"This one was not all the way white and not all the way blue," Ward told The Portsmouth Herald. "I've never seen anything like it."

While not as rare as an albino lobster, blue lobsters are still a famously elusive catch: It's said that the odds of their occurrence are an estimated one in two million, although nobody knows the exact numbers.

Instead of eating the blue lobster, Ward decided to donate it to the Seacoast Science Center in Rye. There, it will be studied and displayed in a lobster tank with other unusually colored critters, including a second blue lobster, a bright orange lobster, and a calico-spotted lobster.

[h/t The Telegraph]

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Courtesy Murdoch University
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Animals
Australian Scientists Discover First New Species of Sunfish in 125 Years
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Courtesy Murdoch University

Scientists have pinpointed a whole new species of the largest bony fish in the world, the massive sunfish, as we learned from Smithsonian magazine. It's the first new species of sunfish proposed in more than 125 years.

As the researchers report in the Zoological Journal of the Linnean Society, the genetic differences between the newly named hoodwinker sunfish (Mola tecta) and its other sunfish brethren was confirmed by data on 27 different samples of the species collected over the course of three years. Since sunfish are so massive—the biggest can weigh as much as 5000 pounds—they pose a challenge to preserve and store, even for museums with large research collections. Lead author Marianne Nyegaard of Murdoch University in Australia traveled thousands of miles to find and collected genetic data on sunfish stranded on beaches. At one point, she was asked if she would be bringing her own crane to collect one.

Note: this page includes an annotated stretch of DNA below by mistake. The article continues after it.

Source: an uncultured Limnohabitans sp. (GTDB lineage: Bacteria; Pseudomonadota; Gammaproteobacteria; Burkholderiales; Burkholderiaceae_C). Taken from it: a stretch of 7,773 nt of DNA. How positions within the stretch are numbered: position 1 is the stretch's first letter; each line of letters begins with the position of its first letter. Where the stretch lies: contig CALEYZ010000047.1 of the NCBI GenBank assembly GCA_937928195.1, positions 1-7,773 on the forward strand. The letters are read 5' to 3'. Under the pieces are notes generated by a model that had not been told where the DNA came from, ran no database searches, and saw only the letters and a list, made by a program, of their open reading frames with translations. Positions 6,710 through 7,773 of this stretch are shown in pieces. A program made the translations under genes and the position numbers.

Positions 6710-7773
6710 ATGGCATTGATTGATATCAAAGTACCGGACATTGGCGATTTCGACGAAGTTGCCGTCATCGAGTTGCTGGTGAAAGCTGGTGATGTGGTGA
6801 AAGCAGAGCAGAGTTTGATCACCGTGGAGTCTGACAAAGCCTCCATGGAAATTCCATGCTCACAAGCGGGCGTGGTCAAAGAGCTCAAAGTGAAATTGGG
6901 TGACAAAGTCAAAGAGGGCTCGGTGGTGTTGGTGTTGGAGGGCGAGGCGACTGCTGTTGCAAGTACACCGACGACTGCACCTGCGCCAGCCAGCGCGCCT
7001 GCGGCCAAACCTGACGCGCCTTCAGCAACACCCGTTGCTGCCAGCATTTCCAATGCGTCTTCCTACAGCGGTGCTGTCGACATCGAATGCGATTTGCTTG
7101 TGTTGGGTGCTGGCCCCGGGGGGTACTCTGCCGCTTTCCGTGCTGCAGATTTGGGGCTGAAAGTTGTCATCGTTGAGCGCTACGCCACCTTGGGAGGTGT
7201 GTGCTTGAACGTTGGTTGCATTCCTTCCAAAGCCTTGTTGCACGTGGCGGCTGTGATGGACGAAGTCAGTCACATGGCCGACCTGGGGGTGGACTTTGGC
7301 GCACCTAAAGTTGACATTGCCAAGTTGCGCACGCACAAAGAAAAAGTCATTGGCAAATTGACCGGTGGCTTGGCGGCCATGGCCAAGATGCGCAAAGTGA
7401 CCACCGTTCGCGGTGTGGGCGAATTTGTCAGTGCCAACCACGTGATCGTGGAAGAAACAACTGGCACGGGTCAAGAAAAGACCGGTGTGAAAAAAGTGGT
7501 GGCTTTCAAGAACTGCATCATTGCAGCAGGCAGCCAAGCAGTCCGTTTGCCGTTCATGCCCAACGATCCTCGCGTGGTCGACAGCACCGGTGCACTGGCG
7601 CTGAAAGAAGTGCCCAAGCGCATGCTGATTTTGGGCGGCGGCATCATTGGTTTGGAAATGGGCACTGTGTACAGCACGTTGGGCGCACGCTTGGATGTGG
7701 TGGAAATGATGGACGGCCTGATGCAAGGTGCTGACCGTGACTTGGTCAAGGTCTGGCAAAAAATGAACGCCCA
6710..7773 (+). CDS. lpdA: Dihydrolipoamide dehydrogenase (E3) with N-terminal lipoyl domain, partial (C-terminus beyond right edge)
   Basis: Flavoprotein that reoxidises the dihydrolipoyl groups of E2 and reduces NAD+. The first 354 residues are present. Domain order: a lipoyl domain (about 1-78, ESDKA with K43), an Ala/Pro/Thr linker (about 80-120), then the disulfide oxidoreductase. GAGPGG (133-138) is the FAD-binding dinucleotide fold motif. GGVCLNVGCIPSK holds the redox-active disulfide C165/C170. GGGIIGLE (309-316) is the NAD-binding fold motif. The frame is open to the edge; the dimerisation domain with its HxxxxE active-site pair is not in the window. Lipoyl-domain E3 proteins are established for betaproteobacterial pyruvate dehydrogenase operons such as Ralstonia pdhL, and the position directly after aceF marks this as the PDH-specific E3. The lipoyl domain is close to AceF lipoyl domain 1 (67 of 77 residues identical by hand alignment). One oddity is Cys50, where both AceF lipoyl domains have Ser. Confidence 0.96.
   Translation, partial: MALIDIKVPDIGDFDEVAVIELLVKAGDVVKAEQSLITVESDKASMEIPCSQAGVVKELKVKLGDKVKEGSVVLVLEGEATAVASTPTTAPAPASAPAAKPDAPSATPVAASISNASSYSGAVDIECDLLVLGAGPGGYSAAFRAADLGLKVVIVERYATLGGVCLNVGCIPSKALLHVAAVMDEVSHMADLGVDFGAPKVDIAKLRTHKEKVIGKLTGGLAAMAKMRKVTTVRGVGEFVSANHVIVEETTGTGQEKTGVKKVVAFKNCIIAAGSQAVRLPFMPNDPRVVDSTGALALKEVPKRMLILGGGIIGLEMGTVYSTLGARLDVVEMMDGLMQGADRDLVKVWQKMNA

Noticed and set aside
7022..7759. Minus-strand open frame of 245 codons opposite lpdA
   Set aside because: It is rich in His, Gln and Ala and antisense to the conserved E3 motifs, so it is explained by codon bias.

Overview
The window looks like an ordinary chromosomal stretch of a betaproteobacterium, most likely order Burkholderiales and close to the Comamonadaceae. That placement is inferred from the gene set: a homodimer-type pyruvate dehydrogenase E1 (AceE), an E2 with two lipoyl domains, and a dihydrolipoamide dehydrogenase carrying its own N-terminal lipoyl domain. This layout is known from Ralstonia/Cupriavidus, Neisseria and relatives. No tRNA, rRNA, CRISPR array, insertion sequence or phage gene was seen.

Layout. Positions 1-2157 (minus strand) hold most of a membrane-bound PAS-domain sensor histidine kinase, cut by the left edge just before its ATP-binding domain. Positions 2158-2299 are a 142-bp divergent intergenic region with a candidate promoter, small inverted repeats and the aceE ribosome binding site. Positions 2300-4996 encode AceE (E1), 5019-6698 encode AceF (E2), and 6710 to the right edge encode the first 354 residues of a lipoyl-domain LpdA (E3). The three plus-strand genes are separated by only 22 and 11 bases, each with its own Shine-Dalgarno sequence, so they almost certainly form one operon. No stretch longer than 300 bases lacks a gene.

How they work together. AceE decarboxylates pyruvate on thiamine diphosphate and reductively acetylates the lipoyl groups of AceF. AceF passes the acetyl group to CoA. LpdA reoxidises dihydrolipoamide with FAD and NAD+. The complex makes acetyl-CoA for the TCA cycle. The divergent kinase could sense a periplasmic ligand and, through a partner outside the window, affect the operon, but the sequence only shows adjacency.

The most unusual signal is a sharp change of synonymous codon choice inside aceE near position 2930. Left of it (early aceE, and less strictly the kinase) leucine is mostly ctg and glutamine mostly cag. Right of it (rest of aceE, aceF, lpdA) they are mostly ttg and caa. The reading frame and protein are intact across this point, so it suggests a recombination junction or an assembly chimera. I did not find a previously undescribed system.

Nyegaard also went back through scientific literature dating back to the 1500s, sorting through descriptions of sea monsters and mermen to see if any of the documentation sounded like observations of the hoodwinker. "We retraced the steps of early naturalists and taxonomists to understand how such a large fish could have evaded discovery all this time," she said in a press statement. "Overall, we felt science had been repeatedly tricked by this cheeky species, which is why we named it the 'hoodwinker.'"

Japanese researchers first detected genetic differences between previously known sunfish and a new, unknown species 10 years ago, and this confirms the existence of a whole different type from species like the Mola mola or Mola ramsayi.

Mola tecta looks a little different from other sunfish, with a more slender body. As it grows, it doesn't develop the protruding snout or bumps that other sunfish exhibit. Similarly to the others, though, it can reach a length of 8 feet or more. 

Based on the stomach contents of some of the specimens studied, the hoodwinker likely feeds on salps, a jellyfish-like creature that it probably chomps on (yes, sunfish have teeth) during deep dives. The species has been found near New Zealand, Australia, South Africa, and southern Chile.

[h/t Smithsonian]